Leonardo DiCaprio uses his clout to meet with scientists, activists, and world leaders around the globe to discuss the dangers of climate change and possible solutions to the many problems it presents. Before the Flood highlights the unmissable link between animal agriculture and environmental devastation. 

Watch on Disney+


In the name of profit, the bottled water industry is literally suffocating the planet whilst sucking it dry. This sustainability documentary is a must-watch for anyone not already using a recyclable water bottle. 

Watch on Amazon Prime.

Explained – The World’s Water Crisis

Explained gives a great overview of the water crisis, why water is such a valuable resource, and how it has become so scarce. 

Watch on Netflix.

The Fashion Industry

The True Cost

Do you know who pays the price for those cheap clothes we buy? The True Cost tells us about how they are made, where they are made, by whom and the shocking environmental impact this has on people and the planet.  

Watch on Netflix.


90 billion cubic metres of water is used every year making clothing. Narrated by actor Jason Priestley, Riverblue examines fashion’s effect on waterways, as well as the solutions that we can turn to for a sustainable future.

Watch on Netflix and BingeTV. 

The Machinists

Ethical fashion documentary, The Machinists shows us a lesser known part of the high street store equation: what goes on behind the scenes of these fast fashion giants such as H&M and Zara?

Watch on Netflix and Prime Video.


This documentary about the fashion industry hears workers discuss why they think westerners throw out so much stuff. Watch Unravel to find out what happens to our discarded clothes. 

Watch on YouTube. 

House and Home

Grand Designs

This long-time series is about how eco homes come in many guises, from super-modern new builds to retrofitted Victorian terraces. Grand Designs examines home projects that push the boundaries of sustainable architecture. 

Watch on ABC iView and BBC iPlayer

Tiny House Nation

Each episode revolves around people’s dreams to build a tiny home. While this series is light-hearted, it is highlighting an important message about consumerism which could have a significant environmental and financial relief on the planet. How much stuff and space do we really need?

Watch on Netflix.

Sustainable Travel

How to Save Tourism from Itself

The travel industry was the first to be impacted by COVID 19 – what better time to turn inwards and reflect on itself? The ideas addressed in this video could help reshape the tourism industry. 

Available on YouTube. 

Crowded Out: The Story of Overtourism

Crowded Out explores overtourism and its impact on holiday hotspots. This movie explores the effects that mass tourism can have on culture, infrastructure and the quality of life for locals. 

Watch on YouTube. 


Vendemmia tells the story of the Cinque Terre, one of the most popular tourist destinations in Italy and a UNESCO World Heritage Site. Cinque Terre used to be a quiet and underdeveloped place, pre-pandemic, it was overcrowded with millions of tourists each year. Cinque Terre is confronted with the question of how to maintain its congruence in the face of overwhelming tourism. 

Watch on Prime Video.

Gringo Trails

This travel documentary illustrates how international backpackers can alter some of the world’s most remote areas. Think Full-Moon parties in Thailand as one example. The film also presents examples of more sustainable travel alternatives. 

Watch on Prime Video.

Bye Bye Barcelona

Bye Bye Barcelona looks at the challenges that Barcelona faces due to the enormous and ever-growing number of tourists that visit each year. It highlights the need for global destinations to carefully consider how they can promote sustainable travel.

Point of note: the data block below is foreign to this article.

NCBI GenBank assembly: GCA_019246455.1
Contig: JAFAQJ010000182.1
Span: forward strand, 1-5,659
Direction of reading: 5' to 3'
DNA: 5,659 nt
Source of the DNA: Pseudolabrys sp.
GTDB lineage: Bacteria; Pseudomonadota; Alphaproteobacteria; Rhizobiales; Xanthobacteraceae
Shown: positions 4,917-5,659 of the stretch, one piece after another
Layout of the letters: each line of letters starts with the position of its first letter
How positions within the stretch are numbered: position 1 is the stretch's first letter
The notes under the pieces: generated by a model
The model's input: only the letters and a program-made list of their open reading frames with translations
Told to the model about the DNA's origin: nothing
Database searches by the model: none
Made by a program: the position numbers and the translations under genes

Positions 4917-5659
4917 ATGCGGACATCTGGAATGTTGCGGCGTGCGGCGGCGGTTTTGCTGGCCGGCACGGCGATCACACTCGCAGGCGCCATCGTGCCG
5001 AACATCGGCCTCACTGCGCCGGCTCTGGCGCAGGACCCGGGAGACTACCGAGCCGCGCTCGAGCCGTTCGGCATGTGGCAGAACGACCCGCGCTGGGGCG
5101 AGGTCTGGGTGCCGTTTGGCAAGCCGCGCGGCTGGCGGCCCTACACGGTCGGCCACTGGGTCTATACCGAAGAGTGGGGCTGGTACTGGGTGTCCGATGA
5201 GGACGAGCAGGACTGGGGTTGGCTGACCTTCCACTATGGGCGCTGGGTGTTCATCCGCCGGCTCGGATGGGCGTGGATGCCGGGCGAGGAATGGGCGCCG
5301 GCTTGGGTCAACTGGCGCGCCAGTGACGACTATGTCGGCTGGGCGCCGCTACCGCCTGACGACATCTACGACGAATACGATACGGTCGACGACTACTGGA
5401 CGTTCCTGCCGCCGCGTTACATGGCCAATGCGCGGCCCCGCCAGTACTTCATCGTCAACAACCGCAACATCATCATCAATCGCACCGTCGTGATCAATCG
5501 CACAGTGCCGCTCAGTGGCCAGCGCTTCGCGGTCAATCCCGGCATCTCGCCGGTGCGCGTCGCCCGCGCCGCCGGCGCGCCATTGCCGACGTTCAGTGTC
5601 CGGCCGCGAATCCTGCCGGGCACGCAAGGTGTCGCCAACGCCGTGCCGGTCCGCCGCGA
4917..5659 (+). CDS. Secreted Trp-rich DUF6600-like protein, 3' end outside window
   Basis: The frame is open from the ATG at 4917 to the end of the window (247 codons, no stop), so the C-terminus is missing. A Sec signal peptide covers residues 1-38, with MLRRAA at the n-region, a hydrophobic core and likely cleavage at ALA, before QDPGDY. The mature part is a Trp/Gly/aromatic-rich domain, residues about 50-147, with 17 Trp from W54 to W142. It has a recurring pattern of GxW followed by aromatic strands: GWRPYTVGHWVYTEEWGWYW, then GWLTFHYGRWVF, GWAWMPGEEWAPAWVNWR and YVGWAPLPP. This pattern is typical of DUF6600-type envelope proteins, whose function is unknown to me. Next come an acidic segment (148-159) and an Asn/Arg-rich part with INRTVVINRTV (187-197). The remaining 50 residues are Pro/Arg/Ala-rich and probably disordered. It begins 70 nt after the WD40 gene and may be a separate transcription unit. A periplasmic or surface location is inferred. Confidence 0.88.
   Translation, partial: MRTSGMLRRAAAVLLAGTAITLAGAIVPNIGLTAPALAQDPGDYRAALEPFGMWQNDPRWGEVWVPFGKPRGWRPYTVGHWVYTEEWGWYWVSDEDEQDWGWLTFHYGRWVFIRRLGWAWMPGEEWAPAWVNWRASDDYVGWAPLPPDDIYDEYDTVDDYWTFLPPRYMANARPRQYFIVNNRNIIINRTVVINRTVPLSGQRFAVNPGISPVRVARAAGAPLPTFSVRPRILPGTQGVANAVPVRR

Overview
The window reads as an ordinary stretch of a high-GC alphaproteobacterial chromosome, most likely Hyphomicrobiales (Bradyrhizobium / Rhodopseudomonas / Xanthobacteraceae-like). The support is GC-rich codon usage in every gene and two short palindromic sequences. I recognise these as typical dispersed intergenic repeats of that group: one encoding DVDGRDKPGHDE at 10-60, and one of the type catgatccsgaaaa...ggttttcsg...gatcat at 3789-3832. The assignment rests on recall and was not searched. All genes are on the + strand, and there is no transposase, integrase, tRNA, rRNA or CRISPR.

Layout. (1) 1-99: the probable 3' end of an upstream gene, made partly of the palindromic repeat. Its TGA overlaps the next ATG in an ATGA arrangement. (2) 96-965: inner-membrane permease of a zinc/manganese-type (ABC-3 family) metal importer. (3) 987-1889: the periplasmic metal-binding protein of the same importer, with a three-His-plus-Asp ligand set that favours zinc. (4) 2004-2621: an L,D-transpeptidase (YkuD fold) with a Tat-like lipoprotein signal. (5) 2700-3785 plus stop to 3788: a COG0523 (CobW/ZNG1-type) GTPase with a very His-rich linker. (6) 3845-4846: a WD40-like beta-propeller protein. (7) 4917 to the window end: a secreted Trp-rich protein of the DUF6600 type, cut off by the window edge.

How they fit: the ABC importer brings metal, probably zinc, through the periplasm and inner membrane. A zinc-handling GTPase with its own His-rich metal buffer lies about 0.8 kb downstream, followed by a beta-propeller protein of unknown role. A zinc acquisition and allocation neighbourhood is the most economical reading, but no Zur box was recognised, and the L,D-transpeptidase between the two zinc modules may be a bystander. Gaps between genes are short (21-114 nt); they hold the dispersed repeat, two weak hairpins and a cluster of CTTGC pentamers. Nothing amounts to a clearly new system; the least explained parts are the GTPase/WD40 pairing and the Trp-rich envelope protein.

Watch on YouTube.


Down to Earth with Zac Efron 

In series one, Zac travels around the globe to France, London, Iceland, Sardinia, Puerto Rico, Costa Rica and Peru. It focuses on travel, life experience, nature, green energy and sustainable living practices.  Season 2 filmed solely around Australia, is due to air this year. 

Watch on Netflix.


Waterschool follows six young women living along major rivers that have been inspired by Swarovski Waterschool’s program to become local leaders. This is an uplifting story that highlights the power of education and youth. It is a great sustainability documentary for educators and young people thinking about getting more involved with their communities.

Watch on Netflix.

Islands of Faith

Islands of Faith takes you into seven different religious communities and shows us how their religion informs their treatment of the environment. The core theme of this movie is that as humans, we are caretakers of the land. We sure could learn a thing or two about sustainability by watching this show. 

Watch on Netflix.


Can we be happier with less stuff? This is the question Minimalism looks to answer as it examines sustainable living  and interviews a range of people who have embraced a minimalist lifestyle. 

Watch on Netflix.


Broken focuses on the deception and lack of transparency in the production and marketing of consumer goods. It addresses topics such as makeup, cheap furniture, and recycling. It also exposes some supposedly environmentally friendly marketing ploys. 

Watch on Netflix.

Acknowledgment of Country

I would like to acknowledge that I live and work on Gayamaygal and Garigal Country. I pay my respects to First Nations, the Tradition Owners and their Ancestors past, present and emerging. 

Want to learn more about how you bring eco / nature therapy into your practice? Sign up here to my mailing list and you’ll be the first to be notified of my trauma informed ecotherapy workshops!

Picture of Jodie Gale

Jodie Gale

Jodie Gale MA. is the founder of The Psychosynthesis Centre, Trauma Warriors TM, The Soul Sessions with Jodie Gale Podcast and Jodie Gale Soul Centred-Therapy for Women. She is a on the College of Psychotherapy Leadership Team at PACFA, is a Clinical Supervisor, Private Practice Business Coach, Trainer, Facilitator & an Eco-Psycho-Spiritual Registered Clinical Psychotherapist® on the Northern Beaches of Sydney & online. Jodie has 20+ years of experience in private pay, private practice and has built 2 thriving practices - in London and then home in Sydney, Australia. Jodie is passionate about putting the soul back in to therapy!